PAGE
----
At Buck’s American Cafe in Everett, manager Jasper Mosbacher prepares a cocktail in a glass jar. Bars are now able to serve cocktails for takeout orders. (Andy Bronson / The Herald)

At Buck’s American Cafe in Everett, manager Jasper Mosbacher prepares a cocktail in a glass jar. Bars are now able to serve cocktails for takeout orders. (Andy Bronson / The Herald)

Quarantini time! New state rule allows cocktails to-go

Enjoy a margarita or a Manhattan with lunch or dinner to go. At Buck’s in Everett, you keep the mason jar.

EVERETT — Cocktails are back on the menu.

Bars were banned from serving mixed drinks with the March stay-home order that allowed only sealed, bottled beverages and growlers to be sold with food.

No martini during quarantini.

That changed last week when the Washington State Liquor and Cannabis Board apparently decided we’d been through enough and needed something more to survive the rest of the pandemic.

New rules adopted last week allow bars and restaurants to offer cocktails with any to-go or delivery of a “bona fide complete meal,” which can be an entree.

Other states were already doing it. Washington came late to the party, but it’s reason to celebrate.

“We were floored and excited,” said Thomas Self, co-owner and operator of Hollywood Tavern in Woodinville. “We were ready to launch.”

Customers were ready, as well. The first order last Friday included a cocktail, Self said, as have others since.

At Buck’s American Cafe in Everett, owner James Abbott is mixing it up with drinks that travel well and go with popular menu items.

“It’s more of a one-stop shopping,” Abbott said. “It’s a definite convenience. If people are on the fence about what they’re doing for the night, they know they can get their drinks, appetizer and dinner all at one spot.”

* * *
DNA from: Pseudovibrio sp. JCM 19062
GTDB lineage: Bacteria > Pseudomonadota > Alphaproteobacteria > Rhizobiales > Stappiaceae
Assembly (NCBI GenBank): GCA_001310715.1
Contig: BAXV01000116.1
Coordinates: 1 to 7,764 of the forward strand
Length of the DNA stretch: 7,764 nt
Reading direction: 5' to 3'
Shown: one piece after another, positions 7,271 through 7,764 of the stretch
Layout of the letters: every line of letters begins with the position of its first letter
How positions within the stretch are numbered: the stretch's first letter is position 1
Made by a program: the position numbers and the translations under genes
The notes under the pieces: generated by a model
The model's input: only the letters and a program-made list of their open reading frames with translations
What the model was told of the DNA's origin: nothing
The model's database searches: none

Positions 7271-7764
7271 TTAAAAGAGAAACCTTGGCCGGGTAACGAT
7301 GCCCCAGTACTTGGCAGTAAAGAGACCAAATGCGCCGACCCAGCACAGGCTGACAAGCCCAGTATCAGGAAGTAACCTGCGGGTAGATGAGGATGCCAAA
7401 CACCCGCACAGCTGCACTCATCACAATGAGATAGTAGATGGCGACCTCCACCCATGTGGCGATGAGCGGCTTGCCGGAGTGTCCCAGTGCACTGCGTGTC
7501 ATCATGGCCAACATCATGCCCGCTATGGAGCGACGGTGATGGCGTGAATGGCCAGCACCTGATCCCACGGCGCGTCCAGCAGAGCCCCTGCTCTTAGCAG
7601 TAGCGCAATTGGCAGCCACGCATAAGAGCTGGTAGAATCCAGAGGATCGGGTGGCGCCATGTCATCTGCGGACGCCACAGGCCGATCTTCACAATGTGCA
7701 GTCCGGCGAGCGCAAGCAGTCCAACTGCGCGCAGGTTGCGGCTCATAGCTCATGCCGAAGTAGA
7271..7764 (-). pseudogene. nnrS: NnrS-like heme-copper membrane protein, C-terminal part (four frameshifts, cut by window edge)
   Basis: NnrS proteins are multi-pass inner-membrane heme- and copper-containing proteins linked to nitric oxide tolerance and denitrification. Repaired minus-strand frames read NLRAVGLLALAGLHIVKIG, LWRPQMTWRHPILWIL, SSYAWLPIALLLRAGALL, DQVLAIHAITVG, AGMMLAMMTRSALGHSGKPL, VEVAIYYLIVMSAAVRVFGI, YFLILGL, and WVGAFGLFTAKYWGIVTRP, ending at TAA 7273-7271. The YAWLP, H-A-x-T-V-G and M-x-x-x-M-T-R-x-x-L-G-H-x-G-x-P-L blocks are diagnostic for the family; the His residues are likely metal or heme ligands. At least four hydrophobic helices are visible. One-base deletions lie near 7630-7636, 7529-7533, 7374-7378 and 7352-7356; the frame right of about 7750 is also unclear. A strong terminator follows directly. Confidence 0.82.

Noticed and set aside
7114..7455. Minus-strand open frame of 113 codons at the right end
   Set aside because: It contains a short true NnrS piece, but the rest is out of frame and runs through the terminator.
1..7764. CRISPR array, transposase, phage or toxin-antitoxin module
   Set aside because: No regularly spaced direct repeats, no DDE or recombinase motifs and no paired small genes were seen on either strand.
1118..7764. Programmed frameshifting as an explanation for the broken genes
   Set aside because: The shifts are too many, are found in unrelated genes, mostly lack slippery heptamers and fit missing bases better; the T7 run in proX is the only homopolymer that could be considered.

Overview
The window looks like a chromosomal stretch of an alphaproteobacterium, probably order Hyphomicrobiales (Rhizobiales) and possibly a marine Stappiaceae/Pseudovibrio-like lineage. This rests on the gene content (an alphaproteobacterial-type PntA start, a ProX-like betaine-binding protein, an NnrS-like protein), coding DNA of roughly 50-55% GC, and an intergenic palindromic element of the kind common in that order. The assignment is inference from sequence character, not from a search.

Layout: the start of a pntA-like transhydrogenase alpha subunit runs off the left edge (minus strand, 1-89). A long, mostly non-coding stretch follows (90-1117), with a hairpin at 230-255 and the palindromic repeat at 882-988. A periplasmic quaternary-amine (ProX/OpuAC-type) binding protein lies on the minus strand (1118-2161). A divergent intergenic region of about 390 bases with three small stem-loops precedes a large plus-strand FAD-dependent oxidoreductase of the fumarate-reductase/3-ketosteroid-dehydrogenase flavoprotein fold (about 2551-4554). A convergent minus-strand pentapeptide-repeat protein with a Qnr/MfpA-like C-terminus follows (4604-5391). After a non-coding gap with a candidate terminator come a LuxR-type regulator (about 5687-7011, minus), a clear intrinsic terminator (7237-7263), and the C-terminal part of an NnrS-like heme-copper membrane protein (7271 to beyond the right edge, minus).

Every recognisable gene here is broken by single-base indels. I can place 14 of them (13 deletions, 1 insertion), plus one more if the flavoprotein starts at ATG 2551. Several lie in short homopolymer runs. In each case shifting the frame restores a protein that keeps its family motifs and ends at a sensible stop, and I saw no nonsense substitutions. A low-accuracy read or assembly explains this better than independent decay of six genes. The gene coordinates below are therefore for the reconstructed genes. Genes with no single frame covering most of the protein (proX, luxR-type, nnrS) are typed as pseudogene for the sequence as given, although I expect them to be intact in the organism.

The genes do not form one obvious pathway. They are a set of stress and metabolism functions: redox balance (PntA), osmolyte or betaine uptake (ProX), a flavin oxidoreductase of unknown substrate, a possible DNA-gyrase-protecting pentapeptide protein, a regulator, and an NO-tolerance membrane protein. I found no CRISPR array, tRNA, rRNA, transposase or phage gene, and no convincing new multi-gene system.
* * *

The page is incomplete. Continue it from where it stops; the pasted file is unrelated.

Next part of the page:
For bars, “it helps keep places viable,” Abbott said. “Everybody was stuck with their full stock of booze and wine and beer.”

The pandemic was a jolt for the Hollywood Tavern, a mainstay in the area. The roadhouse opened in 1947 in a 1922 service station as a popular watering hole for farmers, loggers and mill workers.

People get cocktails who otherwise might not purchase a drink, Self said.

After all, it’s easy enough to open a bottle of wine or beer at home to go with tavern fare, which includes burgers, ribs, Cajun tater tots, fried chicken and fried pickles.

Cocktails are easy, too.

“They are 100% ready for consumption,” Self said. “Add ice and enjoy.”

The three pre-mixed cocktail choices, $9.99 each, are offered curbside only.

So far, the favorite is Wine Country Lemonade, which has vodka, Aperol (an Italian bitter), strawberry, basil, lemonade and brut. Black Barrel Daiquiri has Mount Gay rum, Averna Amaro (an Italian liqueur), lime juice and orange bitters. The Hollywood Paper Plane has bourbon, Averna Amero, Aperol, lime juice and a splash of soda water.

“A lot of these cocktails have four-five-six ingredients,” Self said. “A lot of people don’t have all those ingredients at their home.”

After all, who has a splash of soda water on hand?

Buck’s American Cafe sells pre-mixed cocktails in glass mason jars. New state rules adopted last week allow bars and restaurants to offer cocktails with any to-go or delivery of a “bona fide complete meal.” (Andy Bronson / The Herald)

Buck’s American Cafe sells pre-mixed cocktails in glass mason jars. New state rules adopted last week allow bars and restaurants to offer cocktails with any to-go or delivery of a “bona fide complete meal.” (Andy Bronson / The Herald)

At Buck’s, pre-mixed cocktails are sealed in glass mason jars, with curbside and delivery options.

“We stuck with our winners,” Abbott said.

Choices are a Raspberry Lemon Drop for $8, a Cadillac Margarita for $10, or a Bartenders Manhattan, $13. Jar included.

The cafe at 2901 Hewitt Ave. has been operating since 1986. It’s inside the historic Swalwell building that originally housed one of the city’s first banks and later a haberdashery, speakeasy and Pines Tavern. Abbott was hired as a chef in 1997 and took over ownership in 2014. He opened a fine dining restaurant, Abbott’s, in 2017.

Due to the pandemic restrictions, his eateries have gone from a total of about 30 employees to four — a manager and Abbott, his wife and their 15-year-old daughter.

The to-go menu includes steaks, fish tacos, salmon, sweet potato fries and, of course, Buck’s signature peanut-butter pie.

“We’ve been selling a good amount of peanut-butter pie,” Abbott said. “A lot of people buy the whole pie.”

Herald reporter Jerry Cornfield contributed to this story.

Andrea Brown: abrown@heraldnet.com; 425-339-3443. Twitter @reporterbrown.

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